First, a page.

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I'm reading about the history of character theory of finite group, especially about the invention of character theory by Frobenius.

According to most of the related papers (e.g. Pioneers of Representation Theory by C.W.Curtis), the character of abelian groups occurs earlier, which was defined as a homomorphism from an abelian group $G$ to $C^{\times}$. And it is the problem of factorization of group determinants which motivates Frobenius' generalization of characters to arbitrary finite group, as is described in the introduction of one of the Frobenius' papers Über Gruppencharaktere.

Here is Frobenius' original definition: Let $G$ be a finite group. For each conjugacy class $C_{i}$ of $G$, let $h_{ijk}$ be the number of solutions of the equation of the equations $abc = 1$ for $a\in C_{i}, b\in C_{j}, c\in C_{k}$. Denote as $C_{i^{'}}$ the conjugacy class consisting of the inverses of elements in $C_{i}$, and put $$a_{ijk}=\frac{h_{i^{'}jk}}{|C_{i}|}.$$ Via solving the 'structure equations' $$r_{j}r_{k}=a_{ijk}r_{i},$$ Frobenius got $n$ different solutions $(r_{q1}, r_{q2}, ..., r_{qn})$. Then he defined a character of a finite group $G$ as a class function (constant on every conjugacy class $C_{i}$ ) $\chi$ , taking for any $g\in C_{i}$ the value $$\chi_{q}(g) = \frac{fr_{qi}}{|C_{i}|},$$ where ${r_{qi}}$ is given above by the structure equations and $f$ is used to normalize $\chi_{q}$ in order that it would satisfy the orthogonality relations.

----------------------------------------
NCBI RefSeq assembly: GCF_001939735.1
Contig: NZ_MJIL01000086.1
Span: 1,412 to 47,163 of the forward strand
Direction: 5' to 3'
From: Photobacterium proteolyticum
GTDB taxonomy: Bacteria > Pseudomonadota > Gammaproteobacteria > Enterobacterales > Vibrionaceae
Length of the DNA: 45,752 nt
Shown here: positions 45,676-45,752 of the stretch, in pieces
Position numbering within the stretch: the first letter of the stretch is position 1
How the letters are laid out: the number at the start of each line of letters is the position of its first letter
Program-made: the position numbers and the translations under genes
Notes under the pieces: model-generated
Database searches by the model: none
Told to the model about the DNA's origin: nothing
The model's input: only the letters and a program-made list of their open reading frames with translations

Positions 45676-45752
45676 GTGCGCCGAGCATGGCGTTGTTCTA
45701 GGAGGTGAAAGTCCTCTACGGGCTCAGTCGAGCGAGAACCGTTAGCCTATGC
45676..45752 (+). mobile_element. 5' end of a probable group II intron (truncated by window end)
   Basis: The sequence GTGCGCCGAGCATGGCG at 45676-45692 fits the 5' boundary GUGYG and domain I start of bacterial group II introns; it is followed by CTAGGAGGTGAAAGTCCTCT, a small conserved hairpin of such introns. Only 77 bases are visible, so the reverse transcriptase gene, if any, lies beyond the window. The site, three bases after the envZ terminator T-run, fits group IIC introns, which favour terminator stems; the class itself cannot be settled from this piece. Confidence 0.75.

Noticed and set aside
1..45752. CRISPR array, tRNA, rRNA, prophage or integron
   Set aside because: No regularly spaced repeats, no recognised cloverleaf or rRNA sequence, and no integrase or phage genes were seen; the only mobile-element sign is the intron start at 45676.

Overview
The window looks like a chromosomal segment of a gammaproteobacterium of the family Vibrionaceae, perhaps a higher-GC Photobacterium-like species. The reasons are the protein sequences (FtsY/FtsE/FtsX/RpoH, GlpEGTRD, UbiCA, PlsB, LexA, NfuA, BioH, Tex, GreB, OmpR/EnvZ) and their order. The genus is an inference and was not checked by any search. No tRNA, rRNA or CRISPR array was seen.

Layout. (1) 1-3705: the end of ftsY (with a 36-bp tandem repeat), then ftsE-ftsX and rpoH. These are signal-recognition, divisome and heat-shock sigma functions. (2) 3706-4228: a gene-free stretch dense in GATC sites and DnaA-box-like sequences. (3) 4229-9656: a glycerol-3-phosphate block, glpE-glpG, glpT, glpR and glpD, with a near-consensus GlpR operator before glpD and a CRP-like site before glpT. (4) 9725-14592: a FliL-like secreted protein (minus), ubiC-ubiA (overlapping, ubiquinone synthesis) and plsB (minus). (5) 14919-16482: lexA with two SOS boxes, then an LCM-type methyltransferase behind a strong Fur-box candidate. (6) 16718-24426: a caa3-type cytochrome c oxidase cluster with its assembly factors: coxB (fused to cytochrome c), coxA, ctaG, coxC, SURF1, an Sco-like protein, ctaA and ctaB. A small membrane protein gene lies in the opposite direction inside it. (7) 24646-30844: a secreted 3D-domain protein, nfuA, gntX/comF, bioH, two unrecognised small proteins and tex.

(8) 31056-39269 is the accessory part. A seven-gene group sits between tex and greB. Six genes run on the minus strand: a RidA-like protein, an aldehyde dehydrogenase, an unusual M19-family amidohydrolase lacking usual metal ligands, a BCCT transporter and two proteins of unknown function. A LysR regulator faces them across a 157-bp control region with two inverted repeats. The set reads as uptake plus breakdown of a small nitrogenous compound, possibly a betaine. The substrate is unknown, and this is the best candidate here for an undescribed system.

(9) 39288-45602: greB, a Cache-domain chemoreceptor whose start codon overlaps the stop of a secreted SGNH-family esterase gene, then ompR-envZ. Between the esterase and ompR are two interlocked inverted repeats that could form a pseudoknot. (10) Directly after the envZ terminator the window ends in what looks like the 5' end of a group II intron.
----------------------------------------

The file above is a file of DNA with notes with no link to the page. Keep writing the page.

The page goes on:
This definition seems to be understandable in modern context of representation theory. What seems highly unnatural to me is that this definition is triggered by the attempt to factorize the group determinant.

First of all, the coefficients of linear factors of the group determinant are exactly the linear characters of the group, and any other factor of the determinant has a degree more than $1$ and can't be factored into linear forms, so there seems to be no reason to generalize characters to the nonabelian case given that the linear factors are the only to appear in the factorization.

Furthermore, I can't see how intuitively this problem of factorization could provide any clue leading to an explicit definition of group character like above. It seems that Frobenius' idea was to construct a homomorphism to $C^{\times}$ from an algebra whose elements are the conjugacy classes with the operation induced by usual multiplication law of a group. I do understand what this algebra is in the modern context, but I can't understand how the latter was motivated by the factorization problem.

Last but not least, Frobenius chose to base his definition on 'hypercomplexes' (seems equivalent to the modern concept of an algebra). I can't see the relation between the 'hypercomplexes' and the factorization problem.

Will anyone be so kind to explain the intuition behind this definition, given the context of group determinants? Thanks in advance!

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We can’t redo the history. It just happens to be the case that Dedekind’s questions to Frobenius about group determinants were the original inspiration. It is not intuitive. Only later did Frobenius find a more conceptual approach, the one we use today. Group determinants were abandoned since they are not why we care about group characters and they are a strange motivation, as you have already seen. Maybe the article https://kconrad.math.uconn.edu/articles/groupdet.pdf will be helpful.

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  • $\begingroup$ Thank you very much. I can only express my appreciation by adding a comment because I'm new to this community and have no permission to vote for you. $\endgroup$
    – zyy
    Apr 11 at 13:35

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